15 Years On, Iraqi Hopes Fade

15 Years On, Iraqi Hopes Fade

Saturday, 7 April, 2018 - 07:00
This picture taken on April 6, 2018, shows Tahrir square in Baghdad. AHMAD AL-RUBAYE / AFP
Baghdad - Asharq Al-Awsat
The US-led invasion toppled Saddam Hussein in 2003. Fifteen years later, the lives of Iraqis have changed dramatically.

The fall of Saddam's regime effectively ended a 12-year embargo imposed by the United Nations on Iraq after its invasion of Kuwait in 1990.

Iraq's 34 million people are back in the international trade arena, although nearly eight million residents still live on less than $2.2 (1.8 euro) a day, according to the UN. 

With 153 billion barrels of proven oil reserves, Iraq is the second largest producer in the Organization of the Petroleum Exporting Countries.

And with a barrel of oil now valued at triple its price in 2003, Iraq's GDP has increased from $29 billion in 2001 to $171 billion in 2016.

But according to Agence France Presse, the country has failed to diversify its economy, and the government still draws 99 percent of its revenue from the oil sector.

Since 2003, the oil sector has generated more than $800 billion in revenue, but corruption has cost the country $312 billion, according to the Injah Center for Economic Development. 

Fifteen years ago, Abu Ali was thrilled to see American soldiers enter Baghdad. "The tyrant is finished," he remembers saying, imagining a bright future for Iraq without Saddam.

But in July 2007, Abu Ali's eldest son, 18 at the time, was killed when a car bomb hit a busy street in Baghdad's Karrada neighborhood.

He had been selling watermelons to passers-by trying to escape the summer heat.

Six years later almost to the day, the taxi driver's two younger sons, Alaa, 23, and Abbas, 17, were also killed in an attack.

The losses are written in deep lines along his face, aged well beyond his 61 years.

Abu Ali used to dream of lives for his children that would be better than his own, but now he only visits them at the cemetery.

"I go to their graves every week, I feel like they're sitting near me," he said.

Abu Ali's hopes for a brighter future have faded.

"The situation does not bode well... no one thinks of the people," he said. "The parties only seek to win seats."

Things were different before, said Qais al-Sharea, a hairdresser in the capital.

"Saddam Hussein was the strong man, the one who controlled everything and scared the entire world with his chemical weapons," he said.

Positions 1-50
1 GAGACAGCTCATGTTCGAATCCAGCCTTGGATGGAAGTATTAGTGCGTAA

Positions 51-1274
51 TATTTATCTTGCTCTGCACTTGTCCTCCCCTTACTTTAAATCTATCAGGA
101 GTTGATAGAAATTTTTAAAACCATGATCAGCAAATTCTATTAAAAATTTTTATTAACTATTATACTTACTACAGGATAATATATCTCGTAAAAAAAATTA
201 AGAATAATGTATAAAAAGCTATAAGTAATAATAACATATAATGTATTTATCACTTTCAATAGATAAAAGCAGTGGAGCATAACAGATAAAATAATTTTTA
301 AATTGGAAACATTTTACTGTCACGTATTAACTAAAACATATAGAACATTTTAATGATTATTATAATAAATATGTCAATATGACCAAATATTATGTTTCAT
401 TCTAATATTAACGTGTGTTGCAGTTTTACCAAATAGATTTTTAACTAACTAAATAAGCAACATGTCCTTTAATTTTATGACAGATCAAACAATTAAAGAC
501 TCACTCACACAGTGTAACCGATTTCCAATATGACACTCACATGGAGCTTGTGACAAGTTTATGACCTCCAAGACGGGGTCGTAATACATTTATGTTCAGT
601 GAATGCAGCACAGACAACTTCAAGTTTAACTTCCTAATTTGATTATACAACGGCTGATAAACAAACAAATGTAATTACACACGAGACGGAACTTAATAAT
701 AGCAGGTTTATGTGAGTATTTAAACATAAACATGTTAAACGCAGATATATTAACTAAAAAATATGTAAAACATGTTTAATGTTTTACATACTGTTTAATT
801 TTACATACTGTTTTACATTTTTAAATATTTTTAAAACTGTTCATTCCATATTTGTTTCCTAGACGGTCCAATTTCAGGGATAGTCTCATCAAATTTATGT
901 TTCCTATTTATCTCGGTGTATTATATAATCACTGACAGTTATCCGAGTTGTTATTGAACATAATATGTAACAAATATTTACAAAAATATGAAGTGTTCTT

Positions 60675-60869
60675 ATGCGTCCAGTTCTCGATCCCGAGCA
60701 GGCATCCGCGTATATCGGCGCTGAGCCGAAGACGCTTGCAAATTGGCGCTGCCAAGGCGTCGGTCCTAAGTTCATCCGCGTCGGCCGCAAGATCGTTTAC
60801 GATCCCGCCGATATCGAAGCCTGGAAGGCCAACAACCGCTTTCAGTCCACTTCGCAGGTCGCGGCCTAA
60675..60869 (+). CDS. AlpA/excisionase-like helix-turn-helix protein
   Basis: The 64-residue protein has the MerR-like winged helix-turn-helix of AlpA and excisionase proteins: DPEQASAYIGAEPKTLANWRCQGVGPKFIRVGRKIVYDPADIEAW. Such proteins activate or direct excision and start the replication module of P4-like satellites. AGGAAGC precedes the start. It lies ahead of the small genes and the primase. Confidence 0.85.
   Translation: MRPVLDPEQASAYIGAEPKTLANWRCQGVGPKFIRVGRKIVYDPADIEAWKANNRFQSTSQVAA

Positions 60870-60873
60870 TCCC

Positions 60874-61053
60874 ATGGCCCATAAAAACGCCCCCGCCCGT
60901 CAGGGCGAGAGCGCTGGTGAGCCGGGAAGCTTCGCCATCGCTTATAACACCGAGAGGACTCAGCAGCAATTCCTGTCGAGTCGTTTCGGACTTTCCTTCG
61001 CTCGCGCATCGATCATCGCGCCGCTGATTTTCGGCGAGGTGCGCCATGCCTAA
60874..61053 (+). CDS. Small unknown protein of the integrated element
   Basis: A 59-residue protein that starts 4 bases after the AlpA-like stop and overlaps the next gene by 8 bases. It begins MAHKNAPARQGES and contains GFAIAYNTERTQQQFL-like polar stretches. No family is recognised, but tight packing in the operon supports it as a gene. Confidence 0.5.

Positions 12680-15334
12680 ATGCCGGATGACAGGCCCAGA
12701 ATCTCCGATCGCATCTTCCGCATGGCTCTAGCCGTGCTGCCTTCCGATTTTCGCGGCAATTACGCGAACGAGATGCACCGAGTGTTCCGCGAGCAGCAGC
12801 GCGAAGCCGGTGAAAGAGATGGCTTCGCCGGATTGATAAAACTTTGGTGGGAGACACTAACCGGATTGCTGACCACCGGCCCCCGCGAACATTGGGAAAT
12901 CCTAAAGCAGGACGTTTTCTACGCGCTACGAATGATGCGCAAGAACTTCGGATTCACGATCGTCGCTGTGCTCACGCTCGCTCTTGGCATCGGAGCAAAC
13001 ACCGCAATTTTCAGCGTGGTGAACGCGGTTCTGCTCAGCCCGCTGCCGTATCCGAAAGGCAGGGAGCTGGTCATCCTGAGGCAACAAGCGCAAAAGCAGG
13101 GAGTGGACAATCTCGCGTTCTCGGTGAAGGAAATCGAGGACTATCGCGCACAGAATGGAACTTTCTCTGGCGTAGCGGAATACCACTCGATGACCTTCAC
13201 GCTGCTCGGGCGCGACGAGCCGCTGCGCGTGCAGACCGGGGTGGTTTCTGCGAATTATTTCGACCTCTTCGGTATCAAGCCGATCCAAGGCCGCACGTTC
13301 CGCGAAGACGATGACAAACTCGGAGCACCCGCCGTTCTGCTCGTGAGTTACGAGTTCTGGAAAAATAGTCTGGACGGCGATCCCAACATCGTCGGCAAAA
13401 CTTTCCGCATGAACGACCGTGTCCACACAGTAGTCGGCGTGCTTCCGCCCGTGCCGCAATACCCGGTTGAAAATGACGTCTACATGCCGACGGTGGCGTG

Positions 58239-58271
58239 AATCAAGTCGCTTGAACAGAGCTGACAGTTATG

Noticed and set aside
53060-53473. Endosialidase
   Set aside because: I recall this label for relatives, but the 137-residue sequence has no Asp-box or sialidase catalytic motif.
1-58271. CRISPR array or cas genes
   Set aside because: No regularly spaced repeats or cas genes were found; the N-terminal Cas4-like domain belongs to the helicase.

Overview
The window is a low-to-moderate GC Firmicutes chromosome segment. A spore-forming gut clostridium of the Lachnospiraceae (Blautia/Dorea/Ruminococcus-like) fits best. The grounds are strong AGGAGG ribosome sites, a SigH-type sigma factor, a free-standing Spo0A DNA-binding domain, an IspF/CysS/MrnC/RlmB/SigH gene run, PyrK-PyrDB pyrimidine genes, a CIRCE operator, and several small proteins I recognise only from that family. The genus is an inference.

Each morning, when he opened his salon in Al-Ferdous Square in the heart of Baghdad, the dictator's colossal statue stood guard outside.

On April 9, 2003, Sharea, who had stayed at home that day, watched on television as US soldiers with an armored vehicle helped a crowd armed with a sledgehammer pull down the bronze statue in front of his shop.

"Baghdad fell when the statue fell," he told AFP at the foot of the giant platform, now covered with rubble poorly hidden by crumpled sheet metal -- the site of a construction project that has so far failed to take shape.

Sharea, 27 at the time, thought "like all young people" that Baghdad would soon be filled with nightclubs and restaurants. 

"We (thought) we would travel the world," he said. 

Mahmoud Othman, a 65-year-old Kurdish politician who served as a member of Iraq's transitional leadership after Saddam's fall, said: "The Americans had a plan to overthrow Saddam Hussein, they had no agenda for post-Saddam.”

State institutions and Saddam’s all-powerful Baath Party were dismantled. But that led to a security vacuum and the proliferation of arms.

"We thought we'd have a federal and democratic system, but we've had sectarianism and chauvinism," said Rauf Maaruf, leader of the Kurdish opposition party Goran. 

Every institution has been affected, according to Abdel Salam al-Samer, a 58-year-old university teacher for the past three decades.

"The situation in Iraq has deteriorated and so have our universities," said Samer, who has seen political factions interfere in education and colleagues killed by militias. 

Members of Iraq's religious and ethnic minorities say they have paid the highest price.

"Our country has been going through catastrophe after catastrophe," said the Chaldean Catholic patriarch, Louis Raphael Sako.

“Life in Iraq has turned into a case of one step forward and five back", concluded Sharea.

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